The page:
Saturday, January 23, 2010

Facebook Holocaust Memorials

At the recent 'unconference' at the US Holocaust Memorial Museum some of us had a fascinating conversation on the phenomenon of a Facebook site erected as a virtual memorial to the child Henio ┼╗ytomirski, born 1933, who died in the Majdanek death camp:

http://www.facebook.com/henio.zytomirski?ref=ts#/henio.zytomirski?v=info&ref=ts

The case has been widely discussed on line, including this blog entry
http://judaism.about.com/b/2009/11/19/holocaust-victim-has-1700-friends-on-facebook.htm

The site emerged out of a series of commemorative projects in Poland, including initiatives in which schoolchildren and passersby were encouraged to write letters to the long dead child. (For background see:

http://www.haaretz.com/hasen/spages/971597.html

Those posting on the site (especially on its "Wall" ) at times speak in the voice of the dead person, in the first person, recounting the victim's hopes and dreams, and sometimes the circumstances of his or her death. The issue of web based memorials has been of particular concern to the museum staff given that at times photographs of the dead (gleaned from the Museum's own website or on line database) have been appropriated for use on line without permission or proper attribution. There are also frequent concerns voiced that such sites trivialize the Holocaust, disrespect those whose lives were taken from them, or, because they blur the conventional lines between historical fact and creative fiction, unintentionally undercut the larger project of Holocaust historical documentation.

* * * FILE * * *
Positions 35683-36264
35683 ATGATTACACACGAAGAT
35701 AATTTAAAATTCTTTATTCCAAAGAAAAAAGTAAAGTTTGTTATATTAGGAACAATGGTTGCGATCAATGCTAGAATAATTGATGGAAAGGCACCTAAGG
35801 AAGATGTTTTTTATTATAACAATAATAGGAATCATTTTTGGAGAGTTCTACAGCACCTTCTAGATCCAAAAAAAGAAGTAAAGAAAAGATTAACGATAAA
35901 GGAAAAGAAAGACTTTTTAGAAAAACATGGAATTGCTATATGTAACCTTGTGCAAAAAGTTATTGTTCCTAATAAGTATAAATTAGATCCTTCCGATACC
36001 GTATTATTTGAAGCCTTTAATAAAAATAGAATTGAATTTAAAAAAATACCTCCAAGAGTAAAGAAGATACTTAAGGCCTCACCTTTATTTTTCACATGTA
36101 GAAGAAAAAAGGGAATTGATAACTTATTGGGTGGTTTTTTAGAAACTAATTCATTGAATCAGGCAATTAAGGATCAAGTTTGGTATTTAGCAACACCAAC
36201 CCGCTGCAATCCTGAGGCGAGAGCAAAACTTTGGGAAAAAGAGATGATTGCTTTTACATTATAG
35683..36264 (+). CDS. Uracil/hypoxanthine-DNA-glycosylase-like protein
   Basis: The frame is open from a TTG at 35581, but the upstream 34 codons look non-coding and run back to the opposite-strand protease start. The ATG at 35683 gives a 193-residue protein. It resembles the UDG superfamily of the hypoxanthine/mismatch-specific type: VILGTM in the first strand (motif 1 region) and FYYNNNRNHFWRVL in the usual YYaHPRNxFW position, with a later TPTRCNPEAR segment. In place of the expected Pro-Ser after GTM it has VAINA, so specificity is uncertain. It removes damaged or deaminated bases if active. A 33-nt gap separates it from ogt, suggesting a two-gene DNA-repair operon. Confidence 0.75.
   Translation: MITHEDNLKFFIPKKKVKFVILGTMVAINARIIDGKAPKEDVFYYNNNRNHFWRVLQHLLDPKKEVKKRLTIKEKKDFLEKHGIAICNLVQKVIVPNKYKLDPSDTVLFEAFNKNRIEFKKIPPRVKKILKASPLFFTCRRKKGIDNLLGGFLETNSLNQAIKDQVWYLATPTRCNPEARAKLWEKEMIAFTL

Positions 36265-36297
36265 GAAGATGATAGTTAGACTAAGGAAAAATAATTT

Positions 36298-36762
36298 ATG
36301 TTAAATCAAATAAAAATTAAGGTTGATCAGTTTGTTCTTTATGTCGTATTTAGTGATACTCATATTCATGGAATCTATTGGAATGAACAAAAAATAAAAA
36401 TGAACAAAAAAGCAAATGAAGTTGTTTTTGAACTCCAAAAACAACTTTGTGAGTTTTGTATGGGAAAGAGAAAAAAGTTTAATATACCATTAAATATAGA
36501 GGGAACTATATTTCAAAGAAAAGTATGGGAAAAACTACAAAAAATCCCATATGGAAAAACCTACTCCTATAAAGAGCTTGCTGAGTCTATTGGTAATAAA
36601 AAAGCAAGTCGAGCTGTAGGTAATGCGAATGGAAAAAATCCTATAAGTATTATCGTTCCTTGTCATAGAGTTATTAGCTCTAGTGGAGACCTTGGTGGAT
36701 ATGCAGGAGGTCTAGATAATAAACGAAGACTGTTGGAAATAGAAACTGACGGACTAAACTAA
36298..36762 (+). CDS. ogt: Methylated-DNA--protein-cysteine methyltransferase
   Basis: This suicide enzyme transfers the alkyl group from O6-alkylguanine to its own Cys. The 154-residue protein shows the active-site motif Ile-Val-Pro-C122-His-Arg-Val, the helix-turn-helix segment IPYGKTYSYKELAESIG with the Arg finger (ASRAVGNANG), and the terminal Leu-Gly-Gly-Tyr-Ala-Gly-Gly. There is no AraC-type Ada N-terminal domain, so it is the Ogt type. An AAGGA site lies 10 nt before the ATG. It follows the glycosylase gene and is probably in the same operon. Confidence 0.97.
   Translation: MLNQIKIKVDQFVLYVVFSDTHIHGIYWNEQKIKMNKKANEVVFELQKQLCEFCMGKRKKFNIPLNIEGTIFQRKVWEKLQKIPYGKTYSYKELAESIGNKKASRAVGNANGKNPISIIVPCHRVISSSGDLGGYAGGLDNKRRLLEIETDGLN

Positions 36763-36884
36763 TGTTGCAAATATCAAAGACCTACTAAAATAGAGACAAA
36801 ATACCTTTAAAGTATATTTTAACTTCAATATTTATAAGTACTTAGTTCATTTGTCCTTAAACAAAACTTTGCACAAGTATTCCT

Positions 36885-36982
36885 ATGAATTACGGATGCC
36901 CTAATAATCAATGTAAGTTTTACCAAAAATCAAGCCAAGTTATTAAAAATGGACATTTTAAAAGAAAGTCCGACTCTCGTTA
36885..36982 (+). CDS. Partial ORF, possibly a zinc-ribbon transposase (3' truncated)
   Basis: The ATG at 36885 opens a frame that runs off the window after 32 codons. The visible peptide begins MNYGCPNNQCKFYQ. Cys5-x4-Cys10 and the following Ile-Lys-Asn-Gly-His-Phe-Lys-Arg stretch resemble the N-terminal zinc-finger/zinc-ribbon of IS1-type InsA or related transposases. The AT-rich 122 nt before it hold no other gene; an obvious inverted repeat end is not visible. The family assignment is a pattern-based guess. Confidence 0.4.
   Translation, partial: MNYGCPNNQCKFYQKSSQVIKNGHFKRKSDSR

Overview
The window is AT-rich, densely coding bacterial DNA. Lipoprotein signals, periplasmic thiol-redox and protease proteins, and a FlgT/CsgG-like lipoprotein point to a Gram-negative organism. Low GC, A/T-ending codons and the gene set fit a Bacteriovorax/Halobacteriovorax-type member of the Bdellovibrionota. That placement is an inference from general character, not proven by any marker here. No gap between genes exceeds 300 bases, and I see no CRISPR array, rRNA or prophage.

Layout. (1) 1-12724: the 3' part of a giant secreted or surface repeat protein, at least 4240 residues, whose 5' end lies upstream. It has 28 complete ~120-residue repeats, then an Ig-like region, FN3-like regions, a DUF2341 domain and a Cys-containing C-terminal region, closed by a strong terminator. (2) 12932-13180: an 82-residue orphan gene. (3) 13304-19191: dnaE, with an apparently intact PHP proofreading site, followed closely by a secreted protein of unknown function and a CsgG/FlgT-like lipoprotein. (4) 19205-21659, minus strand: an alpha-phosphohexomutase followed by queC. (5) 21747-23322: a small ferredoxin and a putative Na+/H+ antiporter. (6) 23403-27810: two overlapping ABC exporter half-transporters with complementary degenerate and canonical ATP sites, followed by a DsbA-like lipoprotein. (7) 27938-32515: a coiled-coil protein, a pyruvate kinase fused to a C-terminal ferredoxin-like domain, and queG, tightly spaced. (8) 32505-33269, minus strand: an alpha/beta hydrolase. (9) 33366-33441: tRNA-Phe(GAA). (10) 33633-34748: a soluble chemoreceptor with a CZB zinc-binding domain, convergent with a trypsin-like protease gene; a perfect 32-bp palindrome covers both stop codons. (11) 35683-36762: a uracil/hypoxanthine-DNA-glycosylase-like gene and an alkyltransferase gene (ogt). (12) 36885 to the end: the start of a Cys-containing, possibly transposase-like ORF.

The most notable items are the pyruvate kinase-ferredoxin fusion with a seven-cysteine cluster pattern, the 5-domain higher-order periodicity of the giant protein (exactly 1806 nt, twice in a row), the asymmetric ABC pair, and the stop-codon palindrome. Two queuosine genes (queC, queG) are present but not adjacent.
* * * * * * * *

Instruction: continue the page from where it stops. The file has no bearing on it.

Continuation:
The postings on the Wall of the "Henio" site engage in some striking shifts in voice, as in this simultaneous implication of first person plural and first person singular positioning in a January 10, 2010 posting:

Henio was an eyewitness and a victim to the Nazis' actions. Because he was murdered, he could never provide his testimony. We try to reconstruct his life in the ghetto from survivors' testimonies, from documents, from knowing the history of Lublin during the Nazi occupation...

(The longer version of this posting, in English and Hebrew, is signed by "Neta Zytomirski Avidar," thus adding another authorial voice into the mix.)

In other cases, purported quotes by Henio are presented, describing events he would have witnesssed.

As of today (January 23, 2010, "Henio" has 2,888 Facebook friends. Some of the postings on the wall are the kind of saccharine kitsch generally facilitated by Facebook ("I just sent you a smile...send me one back," accompanied by a photo of a puppy), some flagrantly commerical ("Free Neiman Marcus cookie recipe"), some are oddly disturbing (a photograph of a child with arms outstretched on a cliff edge with the caption, "no other way now-Just Fly"). So far as I can tell no postings have been made by Holocaust deniers (or at least none of currently evident on the Wall.) A visitor submitting a request to become Henio's Facebook "friend" views the somewhat odd statement on his or her Facebook interface (seen in the screen shot above): "Henio Zytomirski. Awaiting Friend Confirmation."

The ethics and implications of this kind of site are complex, and well worth contemplating. For the moment, though, I'd like to note that many of the debated features of the site are not especially novel in memorialization. Indeed, for countless generations, human memorial practices have engaged in constant shifting between multiple discursive frames and points of view, speaking simultaneously for the living and for the dead, and oscilalating among multiple temporal positions. Consider the Massachusetts headstone pictured at,
http://vastpublicindifference.blogspot.com/2009/10/first-person-gravestone.html
which bears the inscription:

Rachel Cotton
d. 1808
Plymouth, MA

I
am erected
by
Josiah Cotton Esqr
in remembrance
of Rachel
his pious and Virtuous
Wife,
who died Januy 17th 1808
aged 50 years.

In belief of Christianity I lived,
In hope of a glorious Resurrection I died.